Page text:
Updated: Jul 23, 2020
“When you work from home there is no such thing as a holiday.” Your work is going to fill a large part of your life, and the only way to be truly satisfied is to do what you believe is great work. And the only way to do great work is to love what you do. Discipline is important when working from home. While it is vital to maintain productivity levels during your core work hours, it is equally important to detach from work when needed. But for most of us, the idea of working from home has always been something we'd plan for, not something we'd just suddenly have to do. Working from home means no long commutes and no strict one-hour lunch break. Examining your workflow, you may find it possible to accomplish your tasks in 5 hours rather than the traditional 8 hours mandated by offices. Use this “new time” as an opportunity to learn new software, remote work would not be a priority if it was not for the corona virus, besides being a safety measure remote work has many benefits too. Since there is no inspection, it can cut the costs of onsite visits. It can also be a huge time saver as there will be no need for travelling. Simultaneously, this leads to less carbon emission. While remote work has been forced upon us, we should also appreciate its benefits. As we spend more time in our home we will grow to appreciate ways in which we can conserve energy through thoughtful design and added technology. People will value their homes more than before, and aim to make spaces more functional and fluid in their purposes. Underutilised spaces are now being used in varying ways, from mud rooms being transitioned into temporary offices to living rooms becoming spaces for physical activity. At the core of our ethos is simplicity. We see people appreciating simpler lifestyles, whether at home or in life, now more than ever in a world that’s so complex. In planning for the future, we expect that climate change and environmental degradation will increase with each passing year, and we as architects and designers understand how to address these known certainties. But no one predicted that a global health crisis would upend our lives, fundamentally shift how we live in our homes, and impact the future of residential design. This pandemic serves to remind us how important our houses are to our daily well-being.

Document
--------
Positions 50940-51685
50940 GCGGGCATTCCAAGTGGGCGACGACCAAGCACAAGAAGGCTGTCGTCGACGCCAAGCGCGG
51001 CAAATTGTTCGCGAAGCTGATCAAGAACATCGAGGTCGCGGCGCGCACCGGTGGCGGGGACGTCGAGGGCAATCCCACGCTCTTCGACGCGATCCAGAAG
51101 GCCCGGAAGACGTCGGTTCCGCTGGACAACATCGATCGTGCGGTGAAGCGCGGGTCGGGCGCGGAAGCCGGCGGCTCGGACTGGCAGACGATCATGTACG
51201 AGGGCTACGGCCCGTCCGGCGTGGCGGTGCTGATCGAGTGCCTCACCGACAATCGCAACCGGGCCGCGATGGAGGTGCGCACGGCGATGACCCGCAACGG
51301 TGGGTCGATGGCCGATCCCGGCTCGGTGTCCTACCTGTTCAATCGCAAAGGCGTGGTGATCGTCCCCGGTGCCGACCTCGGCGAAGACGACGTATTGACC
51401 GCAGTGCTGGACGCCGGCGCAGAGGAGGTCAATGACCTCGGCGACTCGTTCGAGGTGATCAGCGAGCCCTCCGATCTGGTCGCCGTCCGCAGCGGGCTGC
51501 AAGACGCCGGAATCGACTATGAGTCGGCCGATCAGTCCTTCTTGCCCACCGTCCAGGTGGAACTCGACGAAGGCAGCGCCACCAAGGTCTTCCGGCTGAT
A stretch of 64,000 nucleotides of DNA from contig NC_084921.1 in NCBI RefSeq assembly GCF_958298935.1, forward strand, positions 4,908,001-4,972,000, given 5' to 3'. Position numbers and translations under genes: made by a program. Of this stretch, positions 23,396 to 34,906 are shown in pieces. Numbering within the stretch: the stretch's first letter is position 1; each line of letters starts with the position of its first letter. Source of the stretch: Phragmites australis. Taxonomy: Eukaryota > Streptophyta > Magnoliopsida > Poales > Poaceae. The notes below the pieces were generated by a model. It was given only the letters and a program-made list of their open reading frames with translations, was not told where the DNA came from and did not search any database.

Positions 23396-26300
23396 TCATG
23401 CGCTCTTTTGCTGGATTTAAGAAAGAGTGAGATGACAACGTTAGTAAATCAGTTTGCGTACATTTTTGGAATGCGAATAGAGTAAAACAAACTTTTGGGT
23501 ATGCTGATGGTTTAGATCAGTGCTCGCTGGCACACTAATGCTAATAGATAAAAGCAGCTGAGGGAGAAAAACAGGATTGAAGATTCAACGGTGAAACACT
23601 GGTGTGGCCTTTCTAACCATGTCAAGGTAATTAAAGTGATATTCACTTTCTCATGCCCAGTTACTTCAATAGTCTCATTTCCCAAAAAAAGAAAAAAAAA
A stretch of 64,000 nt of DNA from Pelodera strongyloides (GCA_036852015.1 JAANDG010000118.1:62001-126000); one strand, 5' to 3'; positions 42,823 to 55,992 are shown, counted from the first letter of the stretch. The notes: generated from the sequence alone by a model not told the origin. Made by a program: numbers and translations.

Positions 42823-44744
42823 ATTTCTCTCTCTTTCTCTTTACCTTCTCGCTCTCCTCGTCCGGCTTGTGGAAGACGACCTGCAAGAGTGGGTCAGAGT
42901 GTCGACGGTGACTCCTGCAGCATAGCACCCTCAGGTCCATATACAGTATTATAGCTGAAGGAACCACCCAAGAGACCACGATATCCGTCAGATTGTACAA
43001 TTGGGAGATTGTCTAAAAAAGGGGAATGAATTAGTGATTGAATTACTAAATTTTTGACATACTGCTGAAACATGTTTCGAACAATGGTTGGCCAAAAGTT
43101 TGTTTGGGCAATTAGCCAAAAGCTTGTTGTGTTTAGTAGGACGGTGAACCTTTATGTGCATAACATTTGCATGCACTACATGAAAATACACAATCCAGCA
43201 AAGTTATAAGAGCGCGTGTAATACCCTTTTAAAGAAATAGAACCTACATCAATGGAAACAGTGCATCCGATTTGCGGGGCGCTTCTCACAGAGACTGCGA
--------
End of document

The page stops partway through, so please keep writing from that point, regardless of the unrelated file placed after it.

Houses have the power to bring joy and meaningful connection to our physical world and in this moment of being home bound, while we need our interior spaces to be flexible to accommodate temporary activities, more importantly we need to enjoy the space regardless of what function it serves. We delight in natural day lighting, quality materials, healthy indoor air quality, and access to liveable outdoor spaces. In many ways, this analogue moment is a return to simple living, and in designing future homes, we will think more about what is essential to the experience of how we want to live.